Interventions BCR Benefit (INR Crores) Cost (INR Crores)
Delaying child marriage via direct incentives 3.4 6,728 2,000
Preventing anemia among adolescent girls 9.2 766 83
School based behavioral screening and further mental health services for the adolescents 1.4 264 189

Delaying child marriage in Rajasthan by providing incentives

The Problem

As per NFHS-4 (2015-16), 35.4 percent of women in the age group of 20-24 years in Rajasthan were married before 18 years of age, making them a victim of child marriage. In rural areas of Rajasthan, the prevalence is even higher at 40.5 percent (NFHS-4) Apart from health-related issues, child marriage primarily affects the educational and economic opportunities of adolescent girls in their adulthood.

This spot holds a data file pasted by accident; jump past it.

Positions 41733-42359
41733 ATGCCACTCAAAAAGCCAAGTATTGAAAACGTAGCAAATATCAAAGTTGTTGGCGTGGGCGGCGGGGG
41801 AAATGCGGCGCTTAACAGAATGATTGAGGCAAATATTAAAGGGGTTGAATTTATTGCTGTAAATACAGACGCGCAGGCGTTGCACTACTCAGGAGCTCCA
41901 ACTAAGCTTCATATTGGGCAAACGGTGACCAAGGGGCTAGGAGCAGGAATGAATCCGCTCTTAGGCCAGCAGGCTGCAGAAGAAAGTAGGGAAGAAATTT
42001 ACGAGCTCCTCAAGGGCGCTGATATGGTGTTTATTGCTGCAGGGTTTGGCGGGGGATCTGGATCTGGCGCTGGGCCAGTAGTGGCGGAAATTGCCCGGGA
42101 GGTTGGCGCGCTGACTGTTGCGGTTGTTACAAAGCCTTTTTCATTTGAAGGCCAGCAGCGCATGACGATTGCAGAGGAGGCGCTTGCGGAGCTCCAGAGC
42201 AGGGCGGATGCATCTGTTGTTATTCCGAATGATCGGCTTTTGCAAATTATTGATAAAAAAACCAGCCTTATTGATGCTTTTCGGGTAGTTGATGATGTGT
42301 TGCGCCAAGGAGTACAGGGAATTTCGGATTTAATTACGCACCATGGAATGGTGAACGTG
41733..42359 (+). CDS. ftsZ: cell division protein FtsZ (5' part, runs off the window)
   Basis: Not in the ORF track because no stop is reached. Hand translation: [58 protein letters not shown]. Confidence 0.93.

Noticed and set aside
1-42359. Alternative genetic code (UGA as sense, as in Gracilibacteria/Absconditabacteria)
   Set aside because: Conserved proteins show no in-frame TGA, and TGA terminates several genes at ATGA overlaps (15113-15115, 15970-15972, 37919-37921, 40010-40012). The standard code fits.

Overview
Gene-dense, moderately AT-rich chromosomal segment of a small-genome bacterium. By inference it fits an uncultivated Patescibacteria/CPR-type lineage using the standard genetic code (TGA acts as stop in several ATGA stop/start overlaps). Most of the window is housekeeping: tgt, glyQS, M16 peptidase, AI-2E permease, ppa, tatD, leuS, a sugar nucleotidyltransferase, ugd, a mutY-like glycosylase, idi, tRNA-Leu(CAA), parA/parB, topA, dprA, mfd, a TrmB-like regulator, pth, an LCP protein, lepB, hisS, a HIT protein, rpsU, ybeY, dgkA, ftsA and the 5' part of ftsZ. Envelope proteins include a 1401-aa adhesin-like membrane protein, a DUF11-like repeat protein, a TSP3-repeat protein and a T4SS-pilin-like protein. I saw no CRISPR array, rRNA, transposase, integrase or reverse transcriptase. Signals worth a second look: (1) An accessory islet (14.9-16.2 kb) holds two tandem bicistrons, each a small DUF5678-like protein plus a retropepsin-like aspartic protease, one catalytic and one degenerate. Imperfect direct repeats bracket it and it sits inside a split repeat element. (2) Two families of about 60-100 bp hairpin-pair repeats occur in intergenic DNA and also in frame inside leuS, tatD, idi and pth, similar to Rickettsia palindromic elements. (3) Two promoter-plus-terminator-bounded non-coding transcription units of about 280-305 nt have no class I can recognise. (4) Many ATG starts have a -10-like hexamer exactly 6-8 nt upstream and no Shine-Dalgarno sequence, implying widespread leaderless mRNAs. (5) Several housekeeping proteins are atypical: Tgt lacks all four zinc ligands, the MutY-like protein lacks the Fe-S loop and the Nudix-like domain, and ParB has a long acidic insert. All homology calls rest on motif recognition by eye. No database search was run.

All major states and the Union Government in India have different schemes encouraging the protection and education of the girl child. Most of these schemes provide for cash incentives on the condition that the girl child is not married off before the legal age of marriage, which is 18 years in India. However, various studies have shown these schemes have not been able to yield the desired results.

The Solution

The proposed intervention will provide incentives to households in rural areas in the form of a consumable on the condition that their girl children are not married before 18 years of age. The decision on the consumable can be taken by policy makers depending on local needs. The consumable is transferred at regular intervals in a year to the eligible household on the condition that the girl is not married off in this period.